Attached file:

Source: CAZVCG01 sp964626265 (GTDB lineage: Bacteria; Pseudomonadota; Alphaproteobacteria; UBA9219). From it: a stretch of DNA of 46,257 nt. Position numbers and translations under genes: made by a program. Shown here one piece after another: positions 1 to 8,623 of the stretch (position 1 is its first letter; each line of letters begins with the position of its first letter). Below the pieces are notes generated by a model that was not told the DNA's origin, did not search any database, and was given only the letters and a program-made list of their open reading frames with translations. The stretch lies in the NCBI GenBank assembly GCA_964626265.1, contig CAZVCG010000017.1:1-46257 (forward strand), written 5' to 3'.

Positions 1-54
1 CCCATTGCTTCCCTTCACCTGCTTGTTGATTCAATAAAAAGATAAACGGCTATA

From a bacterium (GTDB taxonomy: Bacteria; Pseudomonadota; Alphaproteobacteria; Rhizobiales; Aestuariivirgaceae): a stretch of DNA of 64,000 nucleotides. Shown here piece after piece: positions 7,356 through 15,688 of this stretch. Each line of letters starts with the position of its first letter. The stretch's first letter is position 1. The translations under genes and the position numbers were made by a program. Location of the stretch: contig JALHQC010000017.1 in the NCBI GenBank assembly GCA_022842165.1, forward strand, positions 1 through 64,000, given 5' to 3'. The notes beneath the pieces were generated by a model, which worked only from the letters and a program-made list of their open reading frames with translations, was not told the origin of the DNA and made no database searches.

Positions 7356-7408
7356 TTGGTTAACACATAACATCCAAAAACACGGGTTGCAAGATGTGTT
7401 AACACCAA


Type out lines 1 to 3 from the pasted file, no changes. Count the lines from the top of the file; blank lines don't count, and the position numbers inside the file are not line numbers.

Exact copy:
Source: CAZVCG01 sp964626265 (GTDB lineage: Bacteria; Pseudomonadota; Alphaproteobacteria; UBA9219). From it: a stretch of DNA of 46,257 nt. Position numbers and translations under genes: made by a program. Shown here one piece after another: positions 1 to 8,623 of the stretch (position 1 is its first letter; each line of letters begins with the position of its first letter). Below the pieces are notes generated by a model that was not told the DNA's origin, did not search any database, and was given only the letters and a program-made list of their open reading frames with translations. The stretch lies in the NCBI GenBank assembly GCA_964626265.1, contig CAZVCG010000017.1:1-46257 (forward strand), written 5' to 3'.

Positions 1-54
1 CCCATTGCTTCCCTTCACCTGCTTGTTGATTCAATAAAAAGATAAACGGCTATA